It's a great time to be a college athlete. Well, at least it is if being a college athlete is supposed to be a whole lot like being an East German. We learned a great deal in 2012 about the Kollege Kops, and their experiments with emerging technologies. We hope we don't see them nearly as much next year. But, lo, here's a story about Ohio State monitoring its athletes' checking accounts. Things may not be getting better anytime soon.

Don't Say "Colt 45" Or "Pearl Necklace": How To Avoid Being Busted By The Facebook Cops Of College Sports

In March, we learned a little about the cottage industry that has sprung up around monitoring the Twitter and Facebook accounts of college athletes. Six of the schools that appeared in this year's men's Elite Eight have contracts with companies that track what the athletes are doing on social media. More »

"Ass Ranger" To "Zoomies": The Complete List Of Things College Athletes Can't Say On Social Media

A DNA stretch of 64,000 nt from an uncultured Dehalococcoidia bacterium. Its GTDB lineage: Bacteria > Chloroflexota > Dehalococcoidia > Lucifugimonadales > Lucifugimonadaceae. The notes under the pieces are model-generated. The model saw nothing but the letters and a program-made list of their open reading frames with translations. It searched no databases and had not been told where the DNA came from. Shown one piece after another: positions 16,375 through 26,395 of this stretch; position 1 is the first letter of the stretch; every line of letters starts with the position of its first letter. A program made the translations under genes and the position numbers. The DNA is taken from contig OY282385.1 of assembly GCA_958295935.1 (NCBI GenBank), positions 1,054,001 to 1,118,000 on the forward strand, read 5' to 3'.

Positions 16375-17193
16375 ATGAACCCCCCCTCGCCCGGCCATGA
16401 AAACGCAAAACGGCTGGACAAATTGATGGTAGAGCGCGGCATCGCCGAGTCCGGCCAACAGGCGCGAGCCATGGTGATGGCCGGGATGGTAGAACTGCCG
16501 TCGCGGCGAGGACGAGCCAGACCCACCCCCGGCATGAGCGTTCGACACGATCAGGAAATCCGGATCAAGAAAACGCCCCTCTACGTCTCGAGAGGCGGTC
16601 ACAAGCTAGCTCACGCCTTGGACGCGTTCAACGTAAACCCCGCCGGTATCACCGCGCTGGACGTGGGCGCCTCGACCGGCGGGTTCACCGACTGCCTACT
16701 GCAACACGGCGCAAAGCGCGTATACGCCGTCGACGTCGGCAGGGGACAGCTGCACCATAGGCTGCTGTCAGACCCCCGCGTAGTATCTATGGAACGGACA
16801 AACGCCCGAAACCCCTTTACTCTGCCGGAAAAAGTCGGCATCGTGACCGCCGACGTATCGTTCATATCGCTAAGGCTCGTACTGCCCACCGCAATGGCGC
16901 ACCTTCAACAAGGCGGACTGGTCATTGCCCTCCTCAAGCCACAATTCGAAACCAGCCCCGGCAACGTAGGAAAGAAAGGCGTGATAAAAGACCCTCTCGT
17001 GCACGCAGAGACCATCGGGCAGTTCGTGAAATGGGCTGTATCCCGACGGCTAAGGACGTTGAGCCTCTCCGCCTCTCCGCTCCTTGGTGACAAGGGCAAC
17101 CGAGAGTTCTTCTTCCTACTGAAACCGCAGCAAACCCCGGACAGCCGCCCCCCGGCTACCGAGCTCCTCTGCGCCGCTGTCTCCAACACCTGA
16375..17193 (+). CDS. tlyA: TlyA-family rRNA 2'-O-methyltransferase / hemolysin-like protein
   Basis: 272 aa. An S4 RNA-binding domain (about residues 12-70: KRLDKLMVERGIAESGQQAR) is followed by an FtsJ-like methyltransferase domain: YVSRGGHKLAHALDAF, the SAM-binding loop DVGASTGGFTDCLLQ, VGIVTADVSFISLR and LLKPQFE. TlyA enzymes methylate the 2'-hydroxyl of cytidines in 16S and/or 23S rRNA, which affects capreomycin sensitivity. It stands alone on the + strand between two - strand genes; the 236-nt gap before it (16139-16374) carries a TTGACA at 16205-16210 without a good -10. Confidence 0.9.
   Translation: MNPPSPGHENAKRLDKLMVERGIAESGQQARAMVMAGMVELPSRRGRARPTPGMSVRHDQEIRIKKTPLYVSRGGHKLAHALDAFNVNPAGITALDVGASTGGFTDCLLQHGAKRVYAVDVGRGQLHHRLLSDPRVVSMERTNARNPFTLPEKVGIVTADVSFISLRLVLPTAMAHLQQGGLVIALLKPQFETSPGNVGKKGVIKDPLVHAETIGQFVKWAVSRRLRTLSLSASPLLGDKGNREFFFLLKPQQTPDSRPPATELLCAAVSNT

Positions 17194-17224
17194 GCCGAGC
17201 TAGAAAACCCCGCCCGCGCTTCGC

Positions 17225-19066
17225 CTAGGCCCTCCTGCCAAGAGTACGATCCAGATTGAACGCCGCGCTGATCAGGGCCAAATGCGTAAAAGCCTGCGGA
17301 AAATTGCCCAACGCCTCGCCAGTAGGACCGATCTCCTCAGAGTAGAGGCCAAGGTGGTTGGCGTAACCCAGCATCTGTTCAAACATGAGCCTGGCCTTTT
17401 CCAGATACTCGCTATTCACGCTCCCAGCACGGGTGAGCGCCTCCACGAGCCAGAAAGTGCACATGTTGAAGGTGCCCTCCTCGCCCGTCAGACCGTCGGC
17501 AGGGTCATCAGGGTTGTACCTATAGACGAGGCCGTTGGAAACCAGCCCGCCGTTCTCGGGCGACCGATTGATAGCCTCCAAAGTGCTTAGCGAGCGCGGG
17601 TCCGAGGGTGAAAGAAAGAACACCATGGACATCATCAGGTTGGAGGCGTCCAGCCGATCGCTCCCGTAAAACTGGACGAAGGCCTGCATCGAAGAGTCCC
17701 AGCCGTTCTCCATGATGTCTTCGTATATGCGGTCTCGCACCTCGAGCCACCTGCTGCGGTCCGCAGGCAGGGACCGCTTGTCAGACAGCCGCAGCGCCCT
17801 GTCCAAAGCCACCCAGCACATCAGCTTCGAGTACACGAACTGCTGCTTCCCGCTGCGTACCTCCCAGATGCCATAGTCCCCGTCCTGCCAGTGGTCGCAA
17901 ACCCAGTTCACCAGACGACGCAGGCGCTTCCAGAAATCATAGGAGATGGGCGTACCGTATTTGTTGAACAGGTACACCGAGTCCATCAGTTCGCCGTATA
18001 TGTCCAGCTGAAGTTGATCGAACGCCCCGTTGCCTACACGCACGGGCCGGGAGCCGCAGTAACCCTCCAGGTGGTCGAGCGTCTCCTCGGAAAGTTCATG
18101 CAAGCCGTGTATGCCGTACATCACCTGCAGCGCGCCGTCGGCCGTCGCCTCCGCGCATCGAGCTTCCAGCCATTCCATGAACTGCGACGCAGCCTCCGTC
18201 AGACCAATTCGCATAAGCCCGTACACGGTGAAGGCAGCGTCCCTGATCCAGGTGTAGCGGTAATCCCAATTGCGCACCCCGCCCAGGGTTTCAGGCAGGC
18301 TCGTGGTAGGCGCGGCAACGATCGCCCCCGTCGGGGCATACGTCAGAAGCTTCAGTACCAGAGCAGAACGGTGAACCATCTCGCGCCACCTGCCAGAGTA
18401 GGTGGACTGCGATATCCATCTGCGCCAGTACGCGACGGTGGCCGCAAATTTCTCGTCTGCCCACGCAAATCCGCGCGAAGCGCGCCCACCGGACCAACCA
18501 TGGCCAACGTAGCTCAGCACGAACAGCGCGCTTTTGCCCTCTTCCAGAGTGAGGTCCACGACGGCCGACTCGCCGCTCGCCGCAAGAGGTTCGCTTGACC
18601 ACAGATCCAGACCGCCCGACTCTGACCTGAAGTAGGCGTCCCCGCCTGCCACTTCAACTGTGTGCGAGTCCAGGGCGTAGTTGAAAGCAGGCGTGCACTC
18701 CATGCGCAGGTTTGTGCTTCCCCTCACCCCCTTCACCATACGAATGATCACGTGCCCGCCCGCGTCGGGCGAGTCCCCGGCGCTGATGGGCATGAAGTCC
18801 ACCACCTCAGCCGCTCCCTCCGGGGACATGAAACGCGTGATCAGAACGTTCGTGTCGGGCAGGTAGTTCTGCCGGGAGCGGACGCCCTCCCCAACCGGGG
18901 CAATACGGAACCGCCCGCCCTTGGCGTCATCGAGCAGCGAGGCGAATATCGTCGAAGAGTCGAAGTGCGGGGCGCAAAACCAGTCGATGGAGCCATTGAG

For much more about companies that monitor college athletes on social media, read our main story.
This is the master spreadsheet for trigger words that UDiligence, a social-media monitoring service, provides to all its client universities. More »

Company Paid To Monitor College Athletes' Twitter And Facebook Accounts Has A Sock-Puppet Business Address IRL

Last month, we met three firms that colleges are using to monitor athletes on Facebook and Twitter. It's ethically and procedurally dubious work, so you might assume the companies would be extra-scrupulous about how they run their own businesses. More »

Auburn Has A Private Security Firm Enforcing Players' Nightly Curfews

College football players are men. They're at least 18, so they can vote, they can serve in the armed forces, they can smoke, and they can roam the streets of America until all hours, doing whatever it is college kids do, so long as they don't do anything illegal. More »

Kentucky Monitors Athletes' Social Media Accounts For Sports Agents' Names

Just in case you thought the whole creepy social media monitoring thing was starting to die down, it's not. Back in May, we got a glimpse into LSU's use of a social media monitoring company called UDiligence, where athletes were already being monitored for the use of hundreds of hilarious trigger... More »